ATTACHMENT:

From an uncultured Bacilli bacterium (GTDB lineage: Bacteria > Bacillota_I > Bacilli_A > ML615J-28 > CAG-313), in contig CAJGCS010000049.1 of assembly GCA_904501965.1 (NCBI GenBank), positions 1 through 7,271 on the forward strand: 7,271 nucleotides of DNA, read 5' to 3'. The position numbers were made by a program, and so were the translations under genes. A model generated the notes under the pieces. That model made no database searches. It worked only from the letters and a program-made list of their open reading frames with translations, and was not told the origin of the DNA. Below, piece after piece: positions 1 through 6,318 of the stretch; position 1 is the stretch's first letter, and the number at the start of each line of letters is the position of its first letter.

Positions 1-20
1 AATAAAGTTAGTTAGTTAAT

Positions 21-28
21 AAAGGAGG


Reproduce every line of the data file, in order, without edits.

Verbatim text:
From an uncultured Bacilli bacterium (GTDB lineage: Bacteria > Bacillota_I > Bacilli_A > ML615J-28 > CAG-313), in contig CAJGCS010000049.1 of assembly GCA_904501965.1 (NCBI GenBank), positions 1 through 7,271 on the forward strand: 7,271 nucleotides of DNA, read 5' to 3'. The position numbers were made by a program, and so were the translations under genes. A model generated the notes under the pieces. That model made no database searches. It worked only from the letters and a program-made list of their open reading frames with translations, and was not told the origin of the DNA. Below, piece after piece: positions 1 through 6,318 of the stretch; position 1 is the stretch's first letter, and the number at the start of each line of letters is the position of its first letter.

Positions 1-20
1 AATAAAGTTAGTTAGTTAAT

Positions 21-28
21 AAAGGAGG